'Horton' has a 'Who-mongous' weekend

LOS ANGELES Family audiences boosted 20th Century Fox's animated tale "Dr. Seuss' Horton Hears a Who!" to a $45.1 million debut, the best opening so far this year, according to studio estimates Sunday.

Featuring the voices of Jim Carrey and Steve Carell in an adaptation of the beloved storybook about an elephant defending a microscopic community from destruction, "Horton Hears a Who" is the latest computer-animated film from Blue Sky Studios, the outfit behind the "Ice Age" flicks.

The previous weekend's No. 1 movie, the Warner Bros. action yarn "10,000 B.C.," slipped to second place with $16.4 million, raising its 10-day total to $61.2 million.

Summit Entertainment's "Never Back Down," about a troubled youth who finds purpose in the sport of mixed martial arts fighting, opened in third place with $8.6 million.

The weekend's other new wide release, Rogue Pictures' horror thriller "Doomsday," premiered at No. 7 with $4.7 million. The movie follows a team of specialists trying to find a cure for a ravaging epidemic that has forced the quarantine of Scotland.

"Horton Hears a Who" topped the $40.1 million opening in January for "Cloverfield," which previously was the year's No. 1 debut.

"It's a 'who-mongous' opening, and it's playing to all Whos two to 92," said 20th Century Fox distribution executive Chris Aronson. "If you can't do an ode to Dr. Seuss with an opening like this, come on."

The new movie was the fourth-best opening ever in March. With the two "Ice Age" movies, "Horton" and "Robots," Blue Sky Studios now has four of the top six March debuts of all time.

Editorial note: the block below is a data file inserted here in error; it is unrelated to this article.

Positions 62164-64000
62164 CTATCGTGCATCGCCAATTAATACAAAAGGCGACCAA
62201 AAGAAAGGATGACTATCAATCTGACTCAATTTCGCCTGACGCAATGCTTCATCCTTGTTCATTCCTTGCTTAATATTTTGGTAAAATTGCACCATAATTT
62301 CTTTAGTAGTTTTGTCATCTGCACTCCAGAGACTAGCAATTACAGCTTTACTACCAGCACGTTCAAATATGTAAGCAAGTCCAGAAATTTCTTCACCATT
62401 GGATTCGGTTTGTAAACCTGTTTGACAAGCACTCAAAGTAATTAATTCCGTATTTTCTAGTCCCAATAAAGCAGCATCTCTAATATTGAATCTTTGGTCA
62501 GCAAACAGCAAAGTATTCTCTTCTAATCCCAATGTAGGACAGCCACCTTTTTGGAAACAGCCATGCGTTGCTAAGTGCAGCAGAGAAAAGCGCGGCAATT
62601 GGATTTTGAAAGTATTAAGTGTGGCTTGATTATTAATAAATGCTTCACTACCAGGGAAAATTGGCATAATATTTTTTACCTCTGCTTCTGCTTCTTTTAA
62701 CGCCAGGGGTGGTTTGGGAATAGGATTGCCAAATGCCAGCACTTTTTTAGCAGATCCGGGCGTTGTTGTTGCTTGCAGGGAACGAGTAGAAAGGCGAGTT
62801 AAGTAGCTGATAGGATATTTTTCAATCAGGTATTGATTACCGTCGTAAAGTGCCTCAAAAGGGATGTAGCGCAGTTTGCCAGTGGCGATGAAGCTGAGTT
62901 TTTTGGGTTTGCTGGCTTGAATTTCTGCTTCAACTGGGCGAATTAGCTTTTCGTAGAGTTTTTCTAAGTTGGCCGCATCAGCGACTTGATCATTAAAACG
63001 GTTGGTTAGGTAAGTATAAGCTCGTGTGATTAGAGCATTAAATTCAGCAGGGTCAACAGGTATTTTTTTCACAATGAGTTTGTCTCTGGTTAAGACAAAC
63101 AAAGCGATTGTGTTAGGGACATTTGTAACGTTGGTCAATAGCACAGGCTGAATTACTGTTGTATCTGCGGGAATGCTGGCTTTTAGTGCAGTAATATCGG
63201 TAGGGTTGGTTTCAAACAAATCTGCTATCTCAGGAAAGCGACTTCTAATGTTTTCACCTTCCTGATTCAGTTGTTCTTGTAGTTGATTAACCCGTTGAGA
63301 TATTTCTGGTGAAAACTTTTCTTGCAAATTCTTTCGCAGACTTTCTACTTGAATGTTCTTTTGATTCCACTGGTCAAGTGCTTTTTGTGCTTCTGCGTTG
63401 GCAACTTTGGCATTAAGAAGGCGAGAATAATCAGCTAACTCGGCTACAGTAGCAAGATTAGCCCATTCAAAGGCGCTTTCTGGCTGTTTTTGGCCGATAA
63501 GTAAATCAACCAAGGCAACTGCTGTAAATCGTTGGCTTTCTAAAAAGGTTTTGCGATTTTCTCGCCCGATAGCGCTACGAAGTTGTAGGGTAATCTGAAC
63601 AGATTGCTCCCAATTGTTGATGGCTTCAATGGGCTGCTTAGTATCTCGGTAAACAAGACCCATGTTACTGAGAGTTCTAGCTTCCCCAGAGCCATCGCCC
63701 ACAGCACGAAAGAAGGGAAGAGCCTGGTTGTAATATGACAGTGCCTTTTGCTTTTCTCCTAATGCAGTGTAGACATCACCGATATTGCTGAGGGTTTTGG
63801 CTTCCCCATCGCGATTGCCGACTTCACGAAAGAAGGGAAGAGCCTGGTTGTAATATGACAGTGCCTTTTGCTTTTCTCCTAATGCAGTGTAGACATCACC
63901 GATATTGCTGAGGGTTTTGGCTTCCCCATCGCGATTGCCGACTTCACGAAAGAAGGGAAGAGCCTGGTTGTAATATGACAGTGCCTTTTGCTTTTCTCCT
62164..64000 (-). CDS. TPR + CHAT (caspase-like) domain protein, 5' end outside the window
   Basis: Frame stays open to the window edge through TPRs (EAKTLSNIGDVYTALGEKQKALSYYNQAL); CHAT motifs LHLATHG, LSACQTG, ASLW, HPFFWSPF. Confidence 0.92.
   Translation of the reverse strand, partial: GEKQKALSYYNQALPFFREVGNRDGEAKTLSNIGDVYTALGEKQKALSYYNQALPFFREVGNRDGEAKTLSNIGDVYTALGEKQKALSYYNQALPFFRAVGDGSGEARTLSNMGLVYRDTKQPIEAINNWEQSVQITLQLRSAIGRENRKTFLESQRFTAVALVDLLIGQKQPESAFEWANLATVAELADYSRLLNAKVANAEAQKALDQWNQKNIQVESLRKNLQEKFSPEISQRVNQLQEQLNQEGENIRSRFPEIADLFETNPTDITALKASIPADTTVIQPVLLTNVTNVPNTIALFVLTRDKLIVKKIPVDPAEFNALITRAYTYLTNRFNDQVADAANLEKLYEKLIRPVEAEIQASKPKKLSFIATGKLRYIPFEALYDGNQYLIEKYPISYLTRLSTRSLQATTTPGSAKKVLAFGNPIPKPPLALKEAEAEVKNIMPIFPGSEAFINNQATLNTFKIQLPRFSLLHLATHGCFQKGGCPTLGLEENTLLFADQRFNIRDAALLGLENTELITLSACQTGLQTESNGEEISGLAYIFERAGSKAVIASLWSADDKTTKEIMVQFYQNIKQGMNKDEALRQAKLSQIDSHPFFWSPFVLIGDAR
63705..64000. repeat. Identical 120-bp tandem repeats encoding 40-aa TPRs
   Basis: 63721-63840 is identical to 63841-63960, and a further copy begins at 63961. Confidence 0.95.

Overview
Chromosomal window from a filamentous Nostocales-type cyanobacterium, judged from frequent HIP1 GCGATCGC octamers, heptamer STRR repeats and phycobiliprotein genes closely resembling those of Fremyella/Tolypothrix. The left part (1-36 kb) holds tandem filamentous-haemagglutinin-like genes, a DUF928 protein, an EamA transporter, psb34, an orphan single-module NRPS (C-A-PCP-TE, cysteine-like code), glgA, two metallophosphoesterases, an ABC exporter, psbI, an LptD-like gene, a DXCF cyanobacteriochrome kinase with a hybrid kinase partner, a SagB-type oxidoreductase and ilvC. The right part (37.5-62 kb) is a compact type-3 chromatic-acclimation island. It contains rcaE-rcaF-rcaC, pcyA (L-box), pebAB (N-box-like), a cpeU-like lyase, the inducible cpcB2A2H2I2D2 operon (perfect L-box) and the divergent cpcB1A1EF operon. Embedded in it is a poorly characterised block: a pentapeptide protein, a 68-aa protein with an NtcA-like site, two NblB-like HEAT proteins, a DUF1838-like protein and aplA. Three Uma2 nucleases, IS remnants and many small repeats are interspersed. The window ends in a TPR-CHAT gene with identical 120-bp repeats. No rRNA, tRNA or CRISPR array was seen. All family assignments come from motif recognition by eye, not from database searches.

"They should rename March 'Blue Sky month,"' said Paul Dergarabedian, president of box-office tracker Media By Numbers.

"Horton" landed in between the debut weekends of two other big-screen Seuss adaptations, 2000's "How the Grinch Stole Christmas" with $55.1 million and 2003's "The Cat in the Hat" with $38.3 million.

With solid reviews for "Horton," Fox is counting on strong business through Easter next Sunday and beyond, as many students are out of school, Aronson said.

Hollywood's revenues rose for the first time after four straight weekends of declining business. Overall receipts came in at $127 million, up 8.5 percent from the same weekend last year, according to Media By Numbers.

Estimated ticket sales for Friday through Sunday at U.S. and Canadian theaters, according to Media By Numbers LLC. Final figures will be released Monday.
1. "Dr. Seuss' Horton Hears a Who!", $45.1 million.
2. "10,000 B.C.," $16.4 million.
3. "Never Back Down," $8.6 million.
4. "College Road Trip," $7.9 million.
5. "Vantage Point," $5.4 million.
6. "The Bank Job," $4.9 million.
7. "Doomsday," $4.7 million.
8. "Semi-Pro," $3 million.
9. "The Other Boleyn Girl," $2.9 million.
10. "The Spiderwick Chronicles," $2.4 million.


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Universal Pictures, Focus Features and Rogue Pictures are owned by NBC Universal, a unit of General Electric Co.; Sony Pictures, Sony Screen Gems and Sony Pictures Classics are units of Sony Corp.; DreamWorks, Paramount and Paramount Vantage are divisions of Viacom Inc.; Disney's parent is The Walt Disney Co.; Miramax is a division of The Walt Disney Co.; 20th Century Fox, Fox Searchlight Pictures and Fox Atomic are owned by News Corp.; Warner Bros., New Line, Warner Independent and Picturehouse are units of Time Warner Inc.; MGM is owned by a consortium of Providence Equity Partners, Texas Pacific Group, Sony Corp., Comcast Corp., DLJ Merchant Banking Partners and Quadrangle Group; Lionsgate is owned by Lionsgate Entertainment Corp.; IFC Films is owned by Rainbow Media Holdings, a subsidiary of Cablevision Systems Corp.

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